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Grandma in the House

When Senior Relatives Join the Family

About a year ago, my friend invited her mother-in-law to move in with her, her husband, and their two school-aged children. And my friend did so willingly. Enthusiastically, I might even say. You see, their cohabitation was an act of practicality that all parties desired. the mother-in-law couldn’t live alone anymore for health reasons, but she was able to provide a much-needed down payment for the purchase of a spacious house for my friend and her husband. And for the kids, grandma’s incumbent move surely meant lots more chocolate and other treats, right?

Despite the joy that an inter-generational living situation brings, such a move can be stressful as well. An aging parent coming to live with you and your family will certainly highlight differences in child-rearing philosophies, standards of housekeeping, food choices, and daily routines. A friend who’s been there – or even a counselor – can help with the day-to-day stresses and emotional roadblocks. And there are several legal matters that you should consider as well.

1. Talk to your accountant about tax consequences.

If you pay for more than half of your parent’s support during a calendar year, you may be eligible to claim the parent as a dependent on your tax returns. Additionally, you may be able to deduct for other costs, such as medical expenses or modifications to your home made to accommodate any medical conditions.

2. Contact your child’s school and doctor to get grandma (or grandpa) permission to pick up from school and to consent to medical treatment.

Typically, the school or pediatrician’s office will have a standardized form for you to complete. However, if you desire the grandparent to have more comprehensive rights, such as permission to consent to treat at any hospital or sign any release form for extracurricular activities, an attorney can draft the pertinent document.

3. Update your will.

If grandma or grandpa is going to be dependent upon you and your spouse for financial or physical support, you need to plan for provisions in the event that you pass away unexpectedly. For most of us, money is a prime concern in such a situation. My friend had her mother-in-law take out life insurance policies on her and her husband. then, if something happened to either or both of them, their own life insurance policies would go to their kids, and the mother-in-law would be able to live off the policies she owned.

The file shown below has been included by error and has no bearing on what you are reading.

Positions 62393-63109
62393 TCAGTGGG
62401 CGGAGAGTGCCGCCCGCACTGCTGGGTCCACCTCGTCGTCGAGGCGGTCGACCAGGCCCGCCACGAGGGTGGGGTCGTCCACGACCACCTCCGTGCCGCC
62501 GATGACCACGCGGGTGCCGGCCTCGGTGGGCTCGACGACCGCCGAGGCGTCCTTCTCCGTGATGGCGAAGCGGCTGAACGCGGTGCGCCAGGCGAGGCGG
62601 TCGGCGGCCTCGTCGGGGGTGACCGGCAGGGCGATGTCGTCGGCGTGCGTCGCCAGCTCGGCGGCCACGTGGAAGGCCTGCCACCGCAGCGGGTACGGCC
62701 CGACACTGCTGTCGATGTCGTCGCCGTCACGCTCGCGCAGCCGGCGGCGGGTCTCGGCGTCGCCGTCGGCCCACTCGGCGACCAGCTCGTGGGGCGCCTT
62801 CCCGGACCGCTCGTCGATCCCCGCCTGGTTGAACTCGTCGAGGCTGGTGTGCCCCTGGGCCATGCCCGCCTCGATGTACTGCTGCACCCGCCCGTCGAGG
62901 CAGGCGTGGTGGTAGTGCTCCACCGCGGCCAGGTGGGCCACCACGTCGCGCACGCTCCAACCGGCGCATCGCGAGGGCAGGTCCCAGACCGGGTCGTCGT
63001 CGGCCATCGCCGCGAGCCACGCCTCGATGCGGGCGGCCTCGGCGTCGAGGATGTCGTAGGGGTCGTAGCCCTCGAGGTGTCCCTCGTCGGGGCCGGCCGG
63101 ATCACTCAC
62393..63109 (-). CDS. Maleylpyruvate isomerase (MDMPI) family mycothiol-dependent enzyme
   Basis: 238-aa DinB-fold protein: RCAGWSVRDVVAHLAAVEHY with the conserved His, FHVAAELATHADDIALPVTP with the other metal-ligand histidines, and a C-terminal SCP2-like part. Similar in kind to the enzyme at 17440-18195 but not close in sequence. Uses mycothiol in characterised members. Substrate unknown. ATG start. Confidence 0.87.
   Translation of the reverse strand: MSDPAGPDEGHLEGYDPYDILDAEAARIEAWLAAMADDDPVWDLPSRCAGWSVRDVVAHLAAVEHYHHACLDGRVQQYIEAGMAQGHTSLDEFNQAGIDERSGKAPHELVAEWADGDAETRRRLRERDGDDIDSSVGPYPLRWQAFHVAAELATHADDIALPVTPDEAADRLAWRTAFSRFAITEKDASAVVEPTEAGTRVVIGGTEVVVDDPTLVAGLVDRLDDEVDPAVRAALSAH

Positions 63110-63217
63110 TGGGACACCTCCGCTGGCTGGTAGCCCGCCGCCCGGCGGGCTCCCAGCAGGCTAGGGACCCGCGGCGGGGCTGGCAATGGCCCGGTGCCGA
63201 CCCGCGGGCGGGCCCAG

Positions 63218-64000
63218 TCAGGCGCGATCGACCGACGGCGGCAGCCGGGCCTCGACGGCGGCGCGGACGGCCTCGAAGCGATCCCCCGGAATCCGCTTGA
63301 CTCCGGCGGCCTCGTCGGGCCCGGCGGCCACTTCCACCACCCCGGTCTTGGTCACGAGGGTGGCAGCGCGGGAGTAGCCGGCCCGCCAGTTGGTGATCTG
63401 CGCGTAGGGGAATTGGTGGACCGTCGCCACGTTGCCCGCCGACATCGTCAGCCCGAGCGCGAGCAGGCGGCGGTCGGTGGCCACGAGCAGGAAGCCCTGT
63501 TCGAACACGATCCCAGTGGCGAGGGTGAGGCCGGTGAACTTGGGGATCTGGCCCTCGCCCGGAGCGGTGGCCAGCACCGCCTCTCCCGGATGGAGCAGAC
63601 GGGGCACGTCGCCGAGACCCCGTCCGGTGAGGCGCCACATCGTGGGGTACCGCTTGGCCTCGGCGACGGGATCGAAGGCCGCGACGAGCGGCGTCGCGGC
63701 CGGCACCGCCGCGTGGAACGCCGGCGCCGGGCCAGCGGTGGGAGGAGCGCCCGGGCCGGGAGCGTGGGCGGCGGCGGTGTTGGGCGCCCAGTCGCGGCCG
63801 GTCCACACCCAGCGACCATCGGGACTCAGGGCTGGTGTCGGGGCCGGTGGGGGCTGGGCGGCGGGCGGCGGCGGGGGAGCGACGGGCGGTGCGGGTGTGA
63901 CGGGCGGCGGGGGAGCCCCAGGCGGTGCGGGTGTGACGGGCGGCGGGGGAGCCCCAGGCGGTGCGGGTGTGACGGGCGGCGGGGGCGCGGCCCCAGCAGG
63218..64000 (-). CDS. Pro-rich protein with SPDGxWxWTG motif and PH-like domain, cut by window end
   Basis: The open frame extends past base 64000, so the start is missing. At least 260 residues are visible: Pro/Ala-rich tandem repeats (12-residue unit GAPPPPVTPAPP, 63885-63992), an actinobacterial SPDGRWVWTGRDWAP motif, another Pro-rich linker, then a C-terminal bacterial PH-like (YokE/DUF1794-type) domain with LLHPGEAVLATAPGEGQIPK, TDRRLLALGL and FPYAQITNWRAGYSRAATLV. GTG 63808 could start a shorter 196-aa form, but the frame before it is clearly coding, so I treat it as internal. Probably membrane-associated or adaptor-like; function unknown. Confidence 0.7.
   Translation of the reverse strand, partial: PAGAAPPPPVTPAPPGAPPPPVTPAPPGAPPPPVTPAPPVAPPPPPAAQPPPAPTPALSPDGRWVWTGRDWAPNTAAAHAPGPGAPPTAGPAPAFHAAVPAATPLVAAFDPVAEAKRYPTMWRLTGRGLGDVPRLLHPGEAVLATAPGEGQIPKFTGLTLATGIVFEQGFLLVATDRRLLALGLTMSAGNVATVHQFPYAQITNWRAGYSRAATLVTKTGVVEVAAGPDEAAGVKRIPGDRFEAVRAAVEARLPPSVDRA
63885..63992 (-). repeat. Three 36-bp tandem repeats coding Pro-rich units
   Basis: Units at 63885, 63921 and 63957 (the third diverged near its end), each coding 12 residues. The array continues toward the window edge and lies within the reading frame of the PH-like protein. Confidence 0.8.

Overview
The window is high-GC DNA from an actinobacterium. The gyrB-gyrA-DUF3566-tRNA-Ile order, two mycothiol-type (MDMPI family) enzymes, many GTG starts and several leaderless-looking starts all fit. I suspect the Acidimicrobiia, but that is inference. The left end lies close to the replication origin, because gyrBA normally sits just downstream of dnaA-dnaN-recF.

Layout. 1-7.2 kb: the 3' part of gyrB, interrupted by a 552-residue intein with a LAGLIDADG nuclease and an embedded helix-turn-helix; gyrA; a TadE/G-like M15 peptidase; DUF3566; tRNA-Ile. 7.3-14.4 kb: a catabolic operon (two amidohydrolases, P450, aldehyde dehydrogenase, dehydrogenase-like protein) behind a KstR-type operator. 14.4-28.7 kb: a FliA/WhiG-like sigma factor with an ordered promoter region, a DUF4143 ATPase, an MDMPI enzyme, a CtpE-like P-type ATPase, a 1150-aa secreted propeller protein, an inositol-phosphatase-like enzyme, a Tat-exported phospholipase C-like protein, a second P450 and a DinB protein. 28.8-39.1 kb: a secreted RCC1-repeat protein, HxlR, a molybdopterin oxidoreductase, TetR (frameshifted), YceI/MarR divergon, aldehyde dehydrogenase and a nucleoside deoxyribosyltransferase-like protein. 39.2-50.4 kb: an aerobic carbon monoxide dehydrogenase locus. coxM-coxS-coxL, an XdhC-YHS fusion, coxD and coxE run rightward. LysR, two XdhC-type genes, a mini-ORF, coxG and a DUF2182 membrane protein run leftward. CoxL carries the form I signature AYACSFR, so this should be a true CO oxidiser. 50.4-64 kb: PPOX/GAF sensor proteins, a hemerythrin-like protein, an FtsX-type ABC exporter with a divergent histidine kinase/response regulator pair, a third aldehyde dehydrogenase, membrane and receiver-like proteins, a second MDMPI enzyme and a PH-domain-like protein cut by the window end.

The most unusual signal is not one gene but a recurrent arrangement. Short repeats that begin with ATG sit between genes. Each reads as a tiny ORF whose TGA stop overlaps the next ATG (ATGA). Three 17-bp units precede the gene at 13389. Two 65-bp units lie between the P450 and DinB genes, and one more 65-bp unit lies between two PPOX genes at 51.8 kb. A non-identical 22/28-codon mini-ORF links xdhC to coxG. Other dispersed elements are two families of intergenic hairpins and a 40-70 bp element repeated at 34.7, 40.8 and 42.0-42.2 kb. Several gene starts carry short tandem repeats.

4. Encourage the grandparent to address end-of-life decisions.

As our parents get older, the chance that they will need help making healthcare decisions increases. Discussing their wishes and preferences now is paramount. the best bet is to ask senior loved ones to create advance directives, which include detailing healthcare wishes and designating someone to make health decisions in the event of incapacity.

Inter-generational living can be a positive adjustment. if you prepare wisely, you can happily make room for the wisdom, love, and extra set of hands that grandma is bringing – and those desserts the kids are counting on, too!

Kelly Hall, Esq., is a full-time mom and part-time attorney. Through Legal Ease in RFM, she contributed articles about family law, legislation, and other legal issues for four years until she moved out of the area with her family in 2014.
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